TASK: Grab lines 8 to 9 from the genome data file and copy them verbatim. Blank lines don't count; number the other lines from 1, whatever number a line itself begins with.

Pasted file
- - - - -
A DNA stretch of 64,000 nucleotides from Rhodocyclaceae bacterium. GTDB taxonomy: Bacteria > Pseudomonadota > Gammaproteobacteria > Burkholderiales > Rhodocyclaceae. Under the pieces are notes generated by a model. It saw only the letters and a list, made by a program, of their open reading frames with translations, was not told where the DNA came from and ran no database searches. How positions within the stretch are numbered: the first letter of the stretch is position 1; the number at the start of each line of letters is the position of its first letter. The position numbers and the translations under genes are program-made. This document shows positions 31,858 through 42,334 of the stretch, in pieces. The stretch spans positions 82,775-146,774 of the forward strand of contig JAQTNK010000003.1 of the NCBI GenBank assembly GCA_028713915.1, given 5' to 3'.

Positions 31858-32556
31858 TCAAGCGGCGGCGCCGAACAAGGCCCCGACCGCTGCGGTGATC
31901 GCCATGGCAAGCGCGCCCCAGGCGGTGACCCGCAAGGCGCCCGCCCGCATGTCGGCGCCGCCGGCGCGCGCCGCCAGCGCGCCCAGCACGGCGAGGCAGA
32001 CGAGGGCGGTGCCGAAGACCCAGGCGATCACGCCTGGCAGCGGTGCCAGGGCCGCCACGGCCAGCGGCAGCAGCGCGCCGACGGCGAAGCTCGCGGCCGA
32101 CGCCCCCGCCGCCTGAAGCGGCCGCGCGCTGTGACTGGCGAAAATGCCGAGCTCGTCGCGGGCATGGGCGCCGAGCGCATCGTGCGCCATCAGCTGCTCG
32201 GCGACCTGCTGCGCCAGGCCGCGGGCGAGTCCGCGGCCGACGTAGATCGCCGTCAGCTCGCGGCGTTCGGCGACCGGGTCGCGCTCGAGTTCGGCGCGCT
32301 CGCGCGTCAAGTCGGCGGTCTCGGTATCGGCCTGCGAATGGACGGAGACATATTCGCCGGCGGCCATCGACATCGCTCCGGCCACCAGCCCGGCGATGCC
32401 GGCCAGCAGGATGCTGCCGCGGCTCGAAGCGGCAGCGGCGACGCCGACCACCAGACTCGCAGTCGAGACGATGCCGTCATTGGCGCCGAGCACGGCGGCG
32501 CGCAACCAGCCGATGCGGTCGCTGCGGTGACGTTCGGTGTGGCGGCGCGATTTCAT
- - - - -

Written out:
32301 CGCGCGTCAAGTCGGCGGTCTCGGTATCGGCCTGCGAATGGACGGAGACATATTCGCCGGCGGCCATCGACATCGCTCCGGCCACCAGCCCGGCGATGCC
32401 GGCCAGCAGGATGCTGCCGCGGCTCGAAGCGGCAGCGGCGACGCCGACCACCAGACTCGCAGTCGAGACGATGCCGTCATTGGCGCCGAGCACGGCGGCG